In accordance with another aspect of the present invention, there is provided clock generating circuitry comprising: at least a delay circuit including an oscillating unit for comparing the phase of a reference clock applied thereto with that of another clock to be compared to generate a control signal having a value corresponding to the phase difference between the phases of the reference clock and other clock, for generating the other clock using at least a plurality of delay elements connected into a loop, a time delay provided by each of the plurality of delay elements being controlled by the control signal, and for changing the value of the control signal so that the other clock is made to be in phase with the reference clock, a storage unit for storing information to set a predetermined time delay, and a delay unit including a plurality of delay elements each of which provides an input with a time delay that is controlled by the control signal from the oscillating unit, for determining the number of delay elements through which an input signal is to be passed according to the information stored in the storage unit, so as to provide the input signal with the predetermined time delay; and a clock generating unit that forms a loop together with at least the delay circuit, for generating and furnishing a clock pulse having a certain basic pulse repetition period to the delay circuit, and for generating a clock having a predetermined pulse repetition period in cooperation with the delay circuit. Thus, the clock generating circuitry can precisely change the pulse repetition period of an output clock in steps of a predetermined time step. Even though the time delay provided by the delay unit in the delay circuit varies due to a change in the ambient temperature or a change in the voltage of a power supply, the same change occurs in the oscillating unit of the delay circuit to make the oscillating unit operate to reduce the phase difference caused by the change between the phases of the clock generated by the oscillating unit and reference clock to zero, and therefore the pulse repetition period of the output clock defined by the delay circuit immediately, easily return to a desired set value. Preferably, the plurality of delay elements included in the oscillating unit can be manufactured in the same semiconductor process that the plurality of delay elements included in the delay unit are manufactured.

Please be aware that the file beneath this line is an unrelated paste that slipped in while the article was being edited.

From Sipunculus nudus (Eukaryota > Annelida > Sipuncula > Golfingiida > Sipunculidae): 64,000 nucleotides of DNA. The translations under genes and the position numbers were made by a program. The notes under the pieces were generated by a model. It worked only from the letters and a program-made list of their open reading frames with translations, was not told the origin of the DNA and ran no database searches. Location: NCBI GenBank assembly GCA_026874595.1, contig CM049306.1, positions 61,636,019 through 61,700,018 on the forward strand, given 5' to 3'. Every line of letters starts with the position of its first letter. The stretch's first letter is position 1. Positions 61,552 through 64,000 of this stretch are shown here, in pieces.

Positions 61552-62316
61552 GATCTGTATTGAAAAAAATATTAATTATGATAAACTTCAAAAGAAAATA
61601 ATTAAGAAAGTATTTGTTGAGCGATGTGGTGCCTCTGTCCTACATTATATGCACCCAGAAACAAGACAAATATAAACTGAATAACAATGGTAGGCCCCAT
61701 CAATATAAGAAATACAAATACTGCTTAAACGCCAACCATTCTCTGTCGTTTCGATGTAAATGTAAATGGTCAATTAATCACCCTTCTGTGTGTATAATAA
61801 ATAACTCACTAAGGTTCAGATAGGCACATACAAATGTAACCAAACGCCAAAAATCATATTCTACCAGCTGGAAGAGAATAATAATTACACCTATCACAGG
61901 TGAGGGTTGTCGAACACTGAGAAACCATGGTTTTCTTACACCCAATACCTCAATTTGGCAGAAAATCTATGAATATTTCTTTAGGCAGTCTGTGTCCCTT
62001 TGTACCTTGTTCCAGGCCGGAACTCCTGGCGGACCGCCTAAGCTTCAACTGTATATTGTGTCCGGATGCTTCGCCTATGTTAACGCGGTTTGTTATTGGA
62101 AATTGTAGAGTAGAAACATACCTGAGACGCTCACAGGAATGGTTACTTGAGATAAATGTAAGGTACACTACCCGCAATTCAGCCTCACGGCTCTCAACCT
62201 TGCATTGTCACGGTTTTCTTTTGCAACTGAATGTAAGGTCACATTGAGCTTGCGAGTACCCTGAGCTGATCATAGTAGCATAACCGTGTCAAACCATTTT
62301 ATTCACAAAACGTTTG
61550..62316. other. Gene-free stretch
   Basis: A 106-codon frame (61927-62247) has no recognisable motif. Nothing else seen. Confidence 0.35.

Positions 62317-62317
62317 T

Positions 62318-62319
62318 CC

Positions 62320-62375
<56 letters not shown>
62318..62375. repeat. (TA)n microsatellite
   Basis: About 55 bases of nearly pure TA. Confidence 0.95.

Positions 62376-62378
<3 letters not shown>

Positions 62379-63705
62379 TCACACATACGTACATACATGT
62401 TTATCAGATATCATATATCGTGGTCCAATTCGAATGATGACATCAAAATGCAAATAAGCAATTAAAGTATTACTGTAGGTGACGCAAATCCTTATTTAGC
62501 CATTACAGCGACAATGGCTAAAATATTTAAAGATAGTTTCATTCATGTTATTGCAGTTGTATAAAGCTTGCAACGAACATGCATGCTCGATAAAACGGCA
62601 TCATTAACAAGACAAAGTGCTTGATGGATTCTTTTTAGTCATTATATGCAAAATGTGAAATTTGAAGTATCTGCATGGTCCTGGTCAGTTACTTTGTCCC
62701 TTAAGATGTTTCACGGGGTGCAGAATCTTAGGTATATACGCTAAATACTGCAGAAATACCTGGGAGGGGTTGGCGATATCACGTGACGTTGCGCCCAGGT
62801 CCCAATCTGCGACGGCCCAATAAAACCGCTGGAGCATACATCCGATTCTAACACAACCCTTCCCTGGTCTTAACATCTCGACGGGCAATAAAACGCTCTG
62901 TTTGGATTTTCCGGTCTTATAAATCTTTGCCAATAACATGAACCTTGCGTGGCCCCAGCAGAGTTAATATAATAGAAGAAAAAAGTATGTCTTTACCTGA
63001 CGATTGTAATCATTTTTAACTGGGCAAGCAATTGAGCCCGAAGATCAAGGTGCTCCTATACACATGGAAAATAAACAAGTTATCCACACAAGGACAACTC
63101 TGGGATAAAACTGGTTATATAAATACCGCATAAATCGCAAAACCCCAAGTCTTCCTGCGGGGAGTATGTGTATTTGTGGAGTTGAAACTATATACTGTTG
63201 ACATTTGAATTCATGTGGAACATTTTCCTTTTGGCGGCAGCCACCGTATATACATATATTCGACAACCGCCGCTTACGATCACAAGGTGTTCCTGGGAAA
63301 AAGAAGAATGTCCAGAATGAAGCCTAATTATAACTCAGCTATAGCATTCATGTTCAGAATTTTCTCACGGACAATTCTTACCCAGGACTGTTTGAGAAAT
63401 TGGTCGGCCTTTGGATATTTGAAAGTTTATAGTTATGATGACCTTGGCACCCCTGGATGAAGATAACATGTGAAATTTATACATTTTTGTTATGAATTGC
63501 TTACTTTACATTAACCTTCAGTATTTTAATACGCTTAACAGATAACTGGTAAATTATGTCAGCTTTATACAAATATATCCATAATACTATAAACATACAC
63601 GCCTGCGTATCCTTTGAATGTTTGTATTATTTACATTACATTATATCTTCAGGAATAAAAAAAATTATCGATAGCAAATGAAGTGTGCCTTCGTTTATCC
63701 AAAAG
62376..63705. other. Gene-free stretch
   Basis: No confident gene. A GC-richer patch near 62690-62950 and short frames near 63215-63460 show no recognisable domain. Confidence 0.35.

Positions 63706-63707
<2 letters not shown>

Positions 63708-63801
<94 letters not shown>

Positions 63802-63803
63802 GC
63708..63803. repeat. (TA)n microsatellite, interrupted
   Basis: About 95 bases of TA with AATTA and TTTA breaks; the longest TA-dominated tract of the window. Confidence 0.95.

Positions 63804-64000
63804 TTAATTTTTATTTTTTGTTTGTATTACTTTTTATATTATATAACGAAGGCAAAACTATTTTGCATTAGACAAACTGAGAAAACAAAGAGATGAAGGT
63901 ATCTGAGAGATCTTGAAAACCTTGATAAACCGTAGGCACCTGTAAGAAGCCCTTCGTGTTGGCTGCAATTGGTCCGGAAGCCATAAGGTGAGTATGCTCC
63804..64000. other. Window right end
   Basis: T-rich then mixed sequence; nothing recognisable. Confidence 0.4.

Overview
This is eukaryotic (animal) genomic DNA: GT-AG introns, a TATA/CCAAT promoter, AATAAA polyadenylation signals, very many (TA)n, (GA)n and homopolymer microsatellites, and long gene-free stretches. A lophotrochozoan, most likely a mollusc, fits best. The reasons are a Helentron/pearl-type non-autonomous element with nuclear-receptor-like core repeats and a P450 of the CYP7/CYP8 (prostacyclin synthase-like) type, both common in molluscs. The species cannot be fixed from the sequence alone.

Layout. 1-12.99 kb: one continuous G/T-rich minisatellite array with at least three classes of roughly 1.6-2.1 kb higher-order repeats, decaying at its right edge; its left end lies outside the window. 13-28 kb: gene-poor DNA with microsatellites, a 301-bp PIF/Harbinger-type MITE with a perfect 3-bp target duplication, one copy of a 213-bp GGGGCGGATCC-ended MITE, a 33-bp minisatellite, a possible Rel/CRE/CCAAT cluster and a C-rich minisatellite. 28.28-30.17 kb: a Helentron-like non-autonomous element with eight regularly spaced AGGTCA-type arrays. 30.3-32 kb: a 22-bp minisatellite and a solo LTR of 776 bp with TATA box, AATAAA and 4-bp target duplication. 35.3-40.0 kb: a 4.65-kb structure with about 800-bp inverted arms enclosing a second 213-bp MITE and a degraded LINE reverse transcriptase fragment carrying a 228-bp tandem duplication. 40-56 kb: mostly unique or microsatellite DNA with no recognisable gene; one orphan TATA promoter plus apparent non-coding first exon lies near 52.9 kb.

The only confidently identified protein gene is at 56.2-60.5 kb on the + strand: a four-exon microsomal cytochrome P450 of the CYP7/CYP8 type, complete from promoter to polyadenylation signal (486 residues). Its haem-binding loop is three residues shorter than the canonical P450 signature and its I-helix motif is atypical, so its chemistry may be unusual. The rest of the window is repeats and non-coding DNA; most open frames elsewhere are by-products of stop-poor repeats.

In accordance with a preferred embodiment of the present invention, the clock generating circuitry comprises a plurality of delay circuits connected in series, each of which includes an oscillating unit for comparing the phase of a reference clock applied thereto with that of another clock to be compared to generate a control signal having a value corresponding to the phase difference between the phases of the reference clock and other clock, for generating the other clock using at least a plurality of delay elements connected into a loop, a time delay provided by each of the plurality of delay elements being controlled by the control signal, and for changing the value of the control signal so that the other clock is made to be in phase with the reference clock, a storage unit for storing information to set a predetermined time delay, and a delay unit including a plurality of delay elements each of which provides an input with a time delay that is controlled by the control signal from the oscillating unit, for determining the number of delay elements through which an input signal is to be passed according to the information stored in the storage unit, so as to provide the input signal with the predetermined time delay, each of the plurality of delay circuits being able to change a certain time delay to be provided to an input applied thereto in steps of a different time step. Further, the plurality of delay circuits can form a loop together with the clock generating unit. The clock generating circuitry can thus maintain a basic pulse repetition period of the output clock. In each of the plurality of delay circuits, the plurality of delay elements included in the oscillating unit can be manufactured in the same semiconductor process that the plurality of delay elements included in the delay unit are manufactured. Variations in the manufacturing process do not cause a change in the pulse repetition period of the output clock from a desired set value.